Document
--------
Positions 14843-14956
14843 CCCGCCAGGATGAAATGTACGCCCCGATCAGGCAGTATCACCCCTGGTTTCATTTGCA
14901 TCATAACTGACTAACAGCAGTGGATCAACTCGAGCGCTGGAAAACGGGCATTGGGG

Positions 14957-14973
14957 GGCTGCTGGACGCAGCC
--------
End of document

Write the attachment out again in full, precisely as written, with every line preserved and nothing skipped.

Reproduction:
Positions 14843-14956
14843 CCCGCCAGGATGAAATGTACGCCCCGATCAGGCAGTATCACCCCTGGTTTCATTTGCA
14901 TCATAACTGACTAACAGCAGTGGATCAACTCGAGCGCTGGAAAACGGGCATTGGGG

Positions 14957-14973
14957 GGCTGCTGGACGCAGCC